INDIANAPOLIS — People who live in Marion County are raising concerns about 5G structures coming to their neighborhoods because they have limited say over the placement of the equipment.
Nearly 400 families live in North Willow Farms near 86th and Ditch Road, and many are concerned about 5G structures coming to their neighborhood— a community full of mature trees and underground utilities.
Neighbors became concerned when they saw a public notice in a newspaper that Verizon Wireless plans to install a 47-foot tower in the middle of the neighborhood.
"It was the first we'd heard about it,” said Eric White, president of the North Willow Farms homeowners association. “No one had informed any of the residents or the homeowners association."
White started researching and learned the tower is part of Verizon’s 5G rollout.
“I started getting a lot of phone calls from residents and most of them I would describe as angry or concerned,” said White. “A few encouraged us to take a measured approach because they were in favor of 5G."
Brian Brase has lived in North Willow Farms for 18 years.
"If 5G is inevitable, we would like a say in where the placement goes, not along our beautiful thoroughfare and not in the front yards of our neighbors," said Brase. “We don’t oppose 5G. It’s just the manner that Verizon is forcing it upon us.”
This is happening in part because Senate Bill 213 passed the legislature in 2017 and authorized a massive rollout of small cell wireless structures all over the state.
Homeowners, and even towns and cities are limited in what they can do about it.
"What we really have is an unregulated industry that has eminent domain across the country leaving towns, cities or states with little to no authority," Kerwin Olson at the Citizens Action Coalition said. “Truth be told, the public has little to no say in where these things are placed.”
Olson also questioned whether the approval and installation of 5G technology is “essential” during a pandemic.
North Willow Farms reached out to their state lawmaker, Rep. Ed Delaney (D-Indianapolis), who is meeting with Verizon this week.
"It's a tough set of facts and I hope the utility will show flexibility with pacing and spacing,” said Delaney. “I hope we can get something worked out. The chances everyone will be happy are slim to none."
Delaney said legislation may be needed if wireless providers do not work with homeowners on the placement of 5G structures.
"We need to get the city more authority because right now the city has very limited authority,” said Delaney. “There are things we could do that would send a message to the industry that need to think of people's needs and expectations."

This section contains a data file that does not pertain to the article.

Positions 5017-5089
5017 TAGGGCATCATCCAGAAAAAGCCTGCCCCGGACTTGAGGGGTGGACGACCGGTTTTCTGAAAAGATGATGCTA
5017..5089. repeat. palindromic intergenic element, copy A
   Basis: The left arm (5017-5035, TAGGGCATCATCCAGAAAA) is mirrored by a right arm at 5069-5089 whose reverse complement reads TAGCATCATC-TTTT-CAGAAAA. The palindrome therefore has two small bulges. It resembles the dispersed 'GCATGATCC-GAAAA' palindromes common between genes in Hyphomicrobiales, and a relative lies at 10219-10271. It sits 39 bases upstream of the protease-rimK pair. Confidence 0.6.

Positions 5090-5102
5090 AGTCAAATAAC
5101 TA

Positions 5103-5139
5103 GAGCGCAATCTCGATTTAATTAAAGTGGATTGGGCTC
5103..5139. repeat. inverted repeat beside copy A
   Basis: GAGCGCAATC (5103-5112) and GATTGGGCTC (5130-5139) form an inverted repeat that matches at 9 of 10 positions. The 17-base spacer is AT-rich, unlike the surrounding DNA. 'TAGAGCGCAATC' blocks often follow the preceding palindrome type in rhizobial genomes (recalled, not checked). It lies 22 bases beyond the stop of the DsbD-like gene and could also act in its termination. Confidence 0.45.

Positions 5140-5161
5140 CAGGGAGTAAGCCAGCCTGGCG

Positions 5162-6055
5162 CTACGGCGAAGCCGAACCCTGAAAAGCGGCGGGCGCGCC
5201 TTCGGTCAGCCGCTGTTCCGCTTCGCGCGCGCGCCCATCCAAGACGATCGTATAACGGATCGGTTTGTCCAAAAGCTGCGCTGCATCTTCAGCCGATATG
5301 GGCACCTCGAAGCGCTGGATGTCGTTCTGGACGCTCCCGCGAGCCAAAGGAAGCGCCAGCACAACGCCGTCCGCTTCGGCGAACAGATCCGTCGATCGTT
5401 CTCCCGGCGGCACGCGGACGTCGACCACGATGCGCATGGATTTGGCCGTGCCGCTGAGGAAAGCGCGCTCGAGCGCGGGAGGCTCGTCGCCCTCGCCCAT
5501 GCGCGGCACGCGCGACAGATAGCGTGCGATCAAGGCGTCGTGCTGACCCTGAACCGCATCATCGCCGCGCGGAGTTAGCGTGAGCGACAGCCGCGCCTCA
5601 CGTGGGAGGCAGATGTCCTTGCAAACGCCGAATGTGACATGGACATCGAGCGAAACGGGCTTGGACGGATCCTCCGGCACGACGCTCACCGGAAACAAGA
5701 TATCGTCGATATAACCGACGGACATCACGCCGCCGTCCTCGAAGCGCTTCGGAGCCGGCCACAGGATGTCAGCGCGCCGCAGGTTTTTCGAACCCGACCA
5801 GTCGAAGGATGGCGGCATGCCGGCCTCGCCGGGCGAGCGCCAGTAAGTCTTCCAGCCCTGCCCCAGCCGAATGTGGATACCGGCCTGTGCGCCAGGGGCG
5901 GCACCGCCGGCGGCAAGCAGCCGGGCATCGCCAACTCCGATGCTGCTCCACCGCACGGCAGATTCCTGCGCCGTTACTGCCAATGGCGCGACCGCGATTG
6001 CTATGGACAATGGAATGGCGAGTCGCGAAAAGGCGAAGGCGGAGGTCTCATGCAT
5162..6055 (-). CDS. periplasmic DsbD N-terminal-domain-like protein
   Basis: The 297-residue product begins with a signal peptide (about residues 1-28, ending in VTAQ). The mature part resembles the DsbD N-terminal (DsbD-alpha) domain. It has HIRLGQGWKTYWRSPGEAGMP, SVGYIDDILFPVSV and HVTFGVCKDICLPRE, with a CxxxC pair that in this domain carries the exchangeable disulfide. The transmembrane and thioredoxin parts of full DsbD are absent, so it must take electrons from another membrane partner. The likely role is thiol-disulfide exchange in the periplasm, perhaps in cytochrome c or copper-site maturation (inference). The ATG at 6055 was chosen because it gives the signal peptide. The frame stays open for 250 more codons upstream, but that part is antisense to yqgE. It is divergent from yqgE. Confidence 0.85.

Delaney anticipates hearing from more constituents in the coming months.
“We need to educate the contractors that just throwing up a bunch of poles and running away is not the solution,” said Delaney.
Call 6 Investigates reached out to the City of Indianapolis Department of Business and Neighborhood Services.
“We are aware of the concerns regarding the installation of small cell facilities in the North Willow Farms neighborhood,” said BNS spokeswoman Brandi Pahl. “We are in the process of reviewing any pending applications in consultation with our counsel. At this time, we are unable to comment further on this specific matter.”
Call 6 Investigates also reached out to Verizon about its plans for North Willow Farms.
“For several years we have been using small cells in cities across the country to add needed network capacity as cellular usage grows,” said David Weissman, Communications Manager at Verizon Consumer Group, in an email to RTV6. “There is more information on our Central Indiana projects here: https://improveyourwireless.com/centralindiana/. “
The website says “Verizon Wireless has already started to install small cells in Central Indiana and will be over the next few years. Traffic and parking disruptions will be minimal, as work will be completed in phases to minimize local impacts.”
Even state regulators at the Indiana Utility Regulatory Commission are powerless to get involved.
“The Commission has limited authority over wireless providers, and we do not have authority over the placement of transmitters or receivers (5G or otherwise), so they are not required to notify us or give us information when installing transmitters or receivers,” said Stephanie Hodgin, spokeswoman for IURC. “ If citizens have concerns about 5G technology in their neighborhoods, they should reach out to their local government leaders or to the wireless providers directly.”
Eric White wants others in Central Indiana to know about the 5G rollout and he created this map using permit requests showing proposed structures in the area.
"Verizon is treated as if they're a regulated utility but they're allowed to move forward without any regulation and that's concerning," said White.
A list of right-of-way permits applied for/issued for small cell towers can be found by going to www.indy.gov/activity/small-cell-facilities [indy.gov].
Residents can then go to the Citizens Access Portal [accela9ca.indy.gov] and type in the permit number to find out more information, including contact information for the applicant.